You may wonder what a ‘reservoir’ is, well it basically stores a supply of ink for your nib, therefore allowing you to write or draw more before the need to re-dip the nib.
The reservoirs are usually brass coloured, have a slight bend to them and have two small ‘lugs’ that allow the reservoir to be fitted to the nib.
So - once you have your nib fitted in the holder and it is a suitable size to take a reservoir, then it’s time to fit one to the nib.
When fitting the reservoir, hold the reservoir in your left hand, in-between your index finger and thumb with the lugs pointing upwards and the pointed end of the reservoir pointing to your left.
Click picture to see enlarged image.
Take your nib in it’s holder in your right hand and gentle slide the nib between the lugs until the shoulders of the nib are between the two lugs.
It may seem tight or loose but that can easily be remedied.
So now you have the reservoir attached to the nib but you need to adjust it for it to work correctly.
Turn the nib over and have a look at the underside.
The point of the reservoir needs to be about 1/8th of an inch (0.3 cm) from the tip of the nib tines. Slide the reservoir until it is in this position. Click picture to see enlarged image.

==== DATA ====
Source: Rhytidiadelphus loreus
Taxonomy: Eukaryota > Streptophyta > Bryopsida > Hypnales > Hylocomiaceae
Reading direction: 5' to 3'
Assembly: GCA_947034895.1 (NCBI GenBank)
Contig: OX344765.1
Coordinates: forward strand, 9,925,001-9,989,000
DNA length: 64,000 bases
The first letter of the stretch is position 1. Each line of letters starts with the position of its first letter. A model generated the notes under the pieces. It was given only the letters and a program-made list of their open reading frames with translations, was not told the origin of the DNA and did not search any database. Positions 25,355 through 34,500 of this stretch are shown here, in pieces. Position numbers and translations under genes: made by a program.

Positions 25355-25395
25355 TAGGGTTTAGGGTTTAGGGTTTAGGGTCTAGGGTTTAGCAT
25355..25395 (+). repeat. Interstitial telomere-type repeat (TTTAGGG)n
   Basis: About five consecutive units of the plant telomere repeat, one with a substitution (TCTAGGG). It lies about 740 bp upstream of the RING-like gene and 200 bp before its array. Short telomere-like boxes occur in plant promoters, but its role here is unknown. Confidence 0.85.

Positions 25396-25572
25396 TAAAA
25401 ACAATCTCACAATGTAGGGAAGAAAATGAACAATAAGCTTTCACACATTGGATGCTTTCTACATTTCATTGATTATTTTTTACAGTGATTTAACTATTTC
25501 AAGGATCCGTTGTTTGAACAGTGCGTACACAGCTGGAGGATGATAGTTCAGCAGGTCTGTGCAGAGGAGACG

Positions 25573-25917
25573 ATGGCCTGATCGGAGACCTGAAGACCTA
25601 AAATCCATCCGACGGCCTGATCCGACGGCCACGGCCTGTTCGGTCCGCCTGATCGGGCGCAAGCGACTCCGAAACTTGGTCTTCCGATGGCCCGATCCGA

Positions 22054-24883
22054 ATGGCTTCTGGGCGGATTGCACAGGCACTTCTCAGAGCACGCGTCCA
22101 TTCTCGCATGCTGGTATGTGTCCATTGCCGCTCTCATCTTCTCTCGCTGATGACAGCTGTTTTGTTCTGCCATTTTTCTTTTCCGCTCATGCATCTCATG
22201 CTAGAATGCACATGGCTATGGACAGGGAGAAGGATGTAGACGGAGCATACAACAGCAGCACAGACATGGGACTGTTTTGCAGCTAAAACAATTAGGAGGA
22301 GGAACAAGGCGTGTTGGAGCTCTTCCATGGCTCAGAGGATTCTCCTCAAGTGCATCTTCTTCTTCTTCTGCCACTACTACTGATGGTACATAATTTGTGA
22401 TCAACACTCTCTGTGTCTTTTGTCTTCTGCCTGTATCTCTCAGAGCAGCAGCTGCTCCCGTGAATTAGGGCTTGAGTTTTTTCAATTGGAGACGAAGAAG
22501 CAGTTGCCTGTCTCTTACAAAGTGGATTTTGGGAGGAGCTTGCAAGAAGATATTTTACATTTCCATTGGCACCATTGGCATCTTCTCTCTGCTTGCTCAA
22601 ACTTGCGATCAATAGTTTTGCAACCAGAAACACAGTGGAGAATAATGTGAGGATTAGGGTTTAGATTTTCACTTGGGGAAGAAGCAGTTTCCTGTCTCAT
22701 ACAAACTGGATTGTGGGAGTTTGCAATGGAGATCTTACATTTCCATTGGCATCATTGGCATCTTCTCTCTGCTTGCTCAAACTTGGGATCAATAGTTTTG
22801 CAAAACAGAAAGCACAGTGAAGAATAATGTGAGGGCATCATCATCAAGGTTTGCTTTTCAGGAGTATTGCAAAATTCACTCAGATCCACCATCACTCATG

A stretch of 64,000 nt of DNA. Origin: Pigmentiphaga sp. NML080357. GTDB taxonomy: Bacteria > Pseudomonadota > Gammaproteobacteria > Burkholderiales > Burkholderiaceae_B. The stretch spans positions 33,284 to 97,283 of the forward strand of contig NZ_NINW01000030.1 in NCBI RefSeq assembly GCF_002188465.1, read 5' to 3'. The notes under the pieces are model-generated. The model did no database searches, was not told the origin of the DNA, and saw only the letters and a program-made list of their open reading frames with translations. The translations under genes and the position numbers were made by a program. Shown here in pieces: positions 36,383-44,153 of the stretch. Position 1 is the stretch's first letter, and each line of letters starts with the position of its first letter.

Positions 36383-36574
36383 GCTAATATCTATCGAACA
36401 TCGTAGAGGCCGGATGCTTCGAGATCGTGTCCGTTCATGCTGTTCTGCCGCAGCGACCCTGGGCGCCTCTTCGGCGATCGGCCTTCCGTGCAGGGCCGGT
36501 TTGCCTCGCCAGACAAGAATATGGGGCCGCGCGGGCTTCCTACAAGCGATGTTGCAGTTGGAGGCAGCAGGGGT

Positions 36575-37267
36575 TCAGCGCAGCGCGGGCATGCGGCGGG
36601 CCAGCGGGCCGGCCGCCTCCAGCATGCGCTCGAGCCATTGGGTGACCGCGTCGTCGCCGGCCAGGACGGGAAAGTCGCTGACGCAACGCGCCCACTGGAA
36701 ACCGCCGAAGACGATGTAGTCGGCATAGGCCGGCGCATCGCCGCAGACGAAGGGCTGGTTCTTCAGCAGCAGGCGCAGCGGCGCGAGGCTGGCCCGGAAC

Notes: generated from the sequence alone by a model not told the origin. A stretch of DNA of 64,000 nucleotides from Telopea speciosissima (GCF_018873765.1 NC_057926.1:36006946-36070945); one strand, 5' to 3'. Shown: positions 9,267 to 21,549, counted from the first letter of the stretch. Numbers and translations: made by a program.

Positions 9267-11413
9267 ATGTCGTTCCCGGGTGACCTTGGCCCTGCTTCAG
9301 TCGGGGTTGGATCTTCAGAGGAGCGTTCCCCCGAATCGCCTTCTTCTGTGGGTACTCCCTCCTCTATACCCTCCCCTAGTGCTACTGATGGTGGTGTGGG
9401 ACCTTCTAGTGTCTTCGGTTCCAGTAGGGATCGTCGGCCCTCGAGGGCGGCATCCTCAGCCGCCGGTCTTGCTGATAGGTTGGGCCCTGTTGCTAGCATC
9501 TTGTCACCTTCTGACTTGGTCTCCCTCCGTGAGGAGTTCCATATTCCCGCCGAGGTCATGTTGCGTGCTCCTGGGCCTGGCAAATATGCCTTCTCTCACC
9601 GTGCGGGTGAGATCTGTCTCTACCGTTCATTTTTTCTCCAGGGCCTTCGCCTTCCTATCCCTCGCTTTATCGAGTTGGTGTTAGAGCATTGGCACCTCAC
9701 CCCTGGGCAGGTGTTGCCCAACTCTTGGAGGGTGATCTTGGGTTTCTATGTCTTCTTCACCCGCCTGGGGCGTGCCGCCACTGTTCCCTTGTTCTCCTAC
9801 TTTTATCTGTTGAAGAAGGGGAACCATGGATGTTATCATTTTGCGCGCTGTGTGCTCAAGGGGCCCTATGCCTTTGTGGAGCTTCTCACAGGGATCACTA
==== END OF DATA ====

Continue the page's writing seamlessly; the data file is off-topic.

If the reservoir was tight when you fitted it you will need to check that it is not causing the tines of the nib to be forced apart by pressing up against them.
If this is the case try easing the reservoir back slightly or gently easy the lugs away from the shoulders of the nib.
They are easy to bend so not masses of pressure. Repeat until the reservoir fits snugly to the nib without wobbling and the pointed end just touches the tines.
The reservoirs can be fitted to the likes of Round Hand nibs, square cut nibs and italic nibs.
Round Hand Nibs
Suitability for Use
The information contained in this document is furnished without warranty
of any kind. Whilst every care is taken to maintain the highest
standards of quality, J. & T. Blackman Ltd. whish to make it clearly
understood that it is the users responsibility to ensure that the goods
are suitable for his or her own particular requirements. In no
circumstances can claims be entertained for the value of work alleged to
be spoilt by the use of a product which proves unsatisfactory, the
makers liability being confined to replacement of any product proved to
be defective in respect of materials or workmanship.